Profit, dividend, stock price - whichever variable you may measure Wells Fargo's (NYSE:WFC) financial performance by, it has been on the rise, and not because of the bank's favorite means, mortgage origination. 2014's first quarter has been the worst in 14 years for mortgage lending.
Earlier this year, Inside Mortgage Finance, a trade research firm, presented an analysis of banks' earnings via mortgage origination in each year's first quarter since 2000. The publication reported that bank earnings via MBS issuance in 2014's first quarter - a total of $191.7 billion - fell a remarkable 59.2 percent compared to the same quarter in 2013. Furthermore, when compared to the last quarter of 2013, banks produced 25.5 percent less mortgage in this year's first quarter, while the bigger nine banks reported an even greater decline: 27.7 percent.
Compared to other years' corresponding-period mortgage origination, the figures are even more dismal.
Figure: Bar chart of banks' earnings in the first quarter through mortgage origination over the past 15 years (via www.qz.com)
Figure 1 shows the cumulative mortgage origination of all U.S. banks in the first quarter of years 2000 through 2014. Although mortgage volume had already been decreasing since hitting six hundred-plus in 2003, 2014 brought a new and exceptional low for mortgage lenders - especially after a steady rise since 2010 to 2013. 2014's first quarter gave banks the worst figures since 2000's $122 billion.
Looking at the overall dismal performance of banks in the realm of mortgage generation, it seems odd that Wells Fargo, the largest mortgage lender in the US, has been reporting increasing earnings since October last year.
Wells Fargo's Increasing Profits
WFC is ranked second among all S&P 500 stocks that pay a dividend with more than 1% yield, according to the "All-Stars: Graham" powerful ranking system. Despite being the market leader in mortgage origination, at $36.0 billion, Wells Fargo was still far from its own high standards in the first quarter of this year. However, in spite of the decrease in the volume of mortgage lent, the banking heavy weights recorded a 10.5 percent rise in earnings in the middle of January 2014. By the end of the quarter, Wells Fargo reported a 14 percent year-on-year increase in net income. The bank managed to earn $5.9 billion over revenue of $20.6 billion during the three months, which meant $1.05 per diluted common share. The figures seem quite remarkable considering its poor performance in its mainstay, mortgages.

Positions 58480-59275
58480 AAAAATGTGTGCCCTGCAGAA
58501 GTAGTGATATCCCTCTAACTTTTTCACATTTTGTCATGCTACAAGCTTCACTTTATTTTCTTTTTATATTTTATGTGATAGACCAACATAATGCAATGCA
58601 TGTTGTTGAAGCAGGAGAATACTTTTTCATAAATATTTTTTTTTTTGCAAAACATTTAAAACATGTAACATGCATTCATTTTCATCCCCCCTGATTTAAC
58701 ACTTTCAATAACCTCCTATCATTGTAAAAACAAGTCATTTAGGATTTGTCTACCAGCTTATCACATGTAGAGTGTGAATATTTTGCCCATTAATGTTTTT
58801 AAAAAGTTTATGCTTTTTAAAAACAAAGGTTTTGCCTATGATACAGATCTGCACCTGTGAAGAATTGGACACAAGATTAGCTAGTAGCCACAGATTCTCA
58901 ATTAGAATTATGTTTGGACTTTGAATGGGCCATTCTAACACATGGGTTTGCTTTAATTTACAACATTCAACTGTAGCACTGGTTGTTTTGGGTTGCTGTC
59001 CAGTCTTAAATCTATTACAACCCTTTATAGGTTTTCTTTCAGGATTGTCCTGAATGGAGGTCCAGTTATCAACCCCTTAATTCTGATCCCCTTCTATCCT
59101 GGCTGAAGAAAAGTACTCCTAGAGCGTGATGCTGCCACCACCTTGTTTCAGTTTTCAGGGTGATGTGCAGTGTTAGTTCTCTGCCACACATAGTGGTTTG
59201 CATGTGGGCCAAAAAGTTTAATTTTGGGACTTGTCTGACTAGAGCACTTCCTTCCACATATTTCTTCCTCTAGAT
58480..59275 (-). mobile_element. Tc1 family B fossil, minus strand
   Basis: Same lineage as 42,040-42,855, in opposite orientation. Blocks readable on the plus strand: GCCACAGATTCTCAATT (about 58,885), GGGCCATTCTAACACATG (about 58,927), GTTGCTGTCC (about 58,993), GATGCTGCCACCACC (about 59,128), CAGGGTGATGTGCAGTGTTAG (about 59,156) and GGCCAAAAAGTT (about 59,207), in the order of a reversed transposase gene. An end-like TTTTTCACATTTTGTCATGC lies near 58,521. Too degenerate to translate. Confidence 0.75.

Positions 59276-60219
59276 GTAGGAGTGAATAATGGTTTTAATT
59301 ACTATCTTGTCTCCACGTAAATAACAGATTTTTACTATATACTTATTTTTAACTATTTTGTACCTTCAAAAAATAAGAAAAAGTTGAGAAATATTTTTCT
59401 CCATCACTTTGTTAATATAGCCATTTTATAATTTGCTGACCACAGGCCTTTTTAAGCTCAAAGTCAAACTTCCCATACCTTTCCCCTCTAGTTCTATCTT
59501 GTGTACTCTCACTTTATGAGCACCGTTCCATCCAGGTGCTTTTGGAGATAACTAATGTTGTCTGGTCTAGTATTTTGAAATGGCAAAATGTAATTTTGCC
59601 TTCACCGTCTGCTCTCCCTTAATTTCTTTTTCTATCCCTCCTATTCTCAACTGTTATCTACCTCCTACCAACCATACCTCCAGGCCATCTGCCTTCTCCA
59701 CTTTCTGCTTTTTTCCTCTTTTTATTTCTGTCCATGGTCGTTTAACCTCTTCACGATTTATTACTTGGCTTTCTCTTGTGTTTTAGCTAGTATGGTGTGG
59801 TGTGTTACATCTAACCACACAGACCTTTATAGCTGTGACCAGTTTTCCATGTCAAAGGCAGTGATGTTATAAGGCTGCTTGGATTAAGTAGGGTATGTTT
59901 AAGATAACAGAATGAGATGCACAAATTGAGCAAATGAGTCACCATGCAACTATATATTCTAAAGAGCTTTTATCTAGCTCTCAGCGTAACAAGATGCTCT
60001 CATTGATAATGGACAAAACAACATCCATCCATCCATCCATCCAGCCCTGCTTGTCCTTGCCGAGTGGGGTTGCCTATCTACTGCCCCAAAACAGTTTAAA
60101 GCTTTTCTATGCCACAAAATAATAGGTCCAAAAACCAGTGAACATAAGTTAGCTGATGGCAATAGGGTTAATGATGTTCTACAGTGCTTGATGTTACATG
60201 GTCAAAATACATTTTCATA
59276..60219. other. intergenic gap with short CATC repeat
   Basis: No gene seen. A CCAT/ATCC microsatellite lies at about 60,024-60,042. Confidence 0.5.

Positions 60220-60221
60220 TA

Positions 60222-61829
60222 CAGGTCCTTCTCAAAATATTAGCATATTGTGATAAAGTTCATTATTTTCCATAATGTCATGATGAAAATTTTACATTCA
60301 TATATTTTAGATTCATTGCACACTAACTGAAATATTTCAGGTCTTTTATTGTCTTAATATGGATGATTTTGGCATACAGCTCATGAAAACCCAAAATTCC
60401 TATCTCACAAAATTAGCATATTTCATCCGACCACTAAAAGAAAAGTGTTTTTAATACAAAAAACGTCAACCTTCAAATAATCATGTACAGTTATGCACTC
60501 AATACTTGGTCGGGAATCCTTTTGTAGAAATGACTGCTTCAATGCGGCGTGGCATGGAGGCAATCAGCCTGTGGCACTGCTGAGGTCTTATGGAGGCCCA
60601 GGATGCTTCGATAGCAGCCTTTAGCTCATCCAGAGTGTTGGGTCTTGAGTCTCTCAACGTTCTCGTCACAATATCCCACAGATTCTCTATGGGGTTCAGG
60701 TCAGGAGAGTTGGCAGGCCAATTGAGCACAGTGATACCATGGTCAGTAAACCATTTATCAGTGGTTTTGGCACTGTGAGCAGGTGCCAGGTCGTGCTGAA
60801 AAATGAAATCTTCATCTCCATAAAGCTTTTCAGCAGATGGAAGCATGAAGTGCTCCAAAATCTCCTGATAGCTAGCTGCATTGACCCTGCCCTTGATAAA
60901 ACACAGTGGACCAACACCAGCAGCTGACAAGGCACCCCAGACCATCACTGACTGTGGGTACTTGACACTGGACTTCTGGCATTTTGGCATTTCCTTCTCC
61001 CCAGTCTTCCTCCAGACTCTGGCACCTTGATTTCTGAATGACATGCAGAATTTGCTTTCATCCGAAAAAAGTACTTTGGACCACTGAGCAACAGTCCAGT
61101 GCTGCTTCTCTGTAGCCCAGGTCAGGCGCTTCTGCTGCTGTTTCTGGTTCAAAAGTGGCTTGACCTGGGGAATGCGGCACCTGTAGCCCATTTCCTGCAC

It Might Just be Giving up on Mortgaging
Any profit-yearning company can hardly complain when there are increased earnings being sent its way - even if that means giving up on its traditional sources of income. Analysts believe that Wells Fargo's improved income was a result of its better loan generation and improved credit quality. The bank's own report makes it quite clear that mortgages are no longer a focus for the bank.
The report boasts "strong loan and deposit growth", "continued improvement in credit quality" and "strengthened capital levels" as the main reasons behind its increase in earnings when compared with both, the first and fourth quarters of 2013.
In the loans category, the bank reported average loans of $826.8 billion, which was a $27.1 billion or 3 percent improvement year-on-year. Total average core deposits were reported at $994.2 billion, an improvement of $54.3 billion or 6 percent.
In the credits department, the bank reported a $594 million decrease to $825 million, while non-performing assets, at $4.1 billion, were 18 percent down from the corresponding quarter last year.
Lastly, the Common Equity Tier 1 ratio under Basel II was reported at 11.36 percent, while the Common Equity Tier 1 ratio under Basel III was reported at 10.04. The bank also looked set to announce an increased dividend rate of $0.35 per share for the second quarter.
But no mention of mortgages.
Even though in a recent interview with CNBC, Wells Fargo's CFO, Tim Sloan stated that the decline in mortgages was a "demand issue" and not a "supply issue", it seems that most large U.S. banks are deliberately avoiding the mortgage sector now and looking to more profitable options - and there's no reason why they shouldn't. Banks, like other businesses, should be expected to do whatever is more profitable, and, it seems that the mortgage business at the moment is not a good business to be in. Despite Sloan's insistence that Wells Fargo is still in the game as the biggest player, yet facts seem to suggest that the banking giants are happy to find better returns in other financial sectors.
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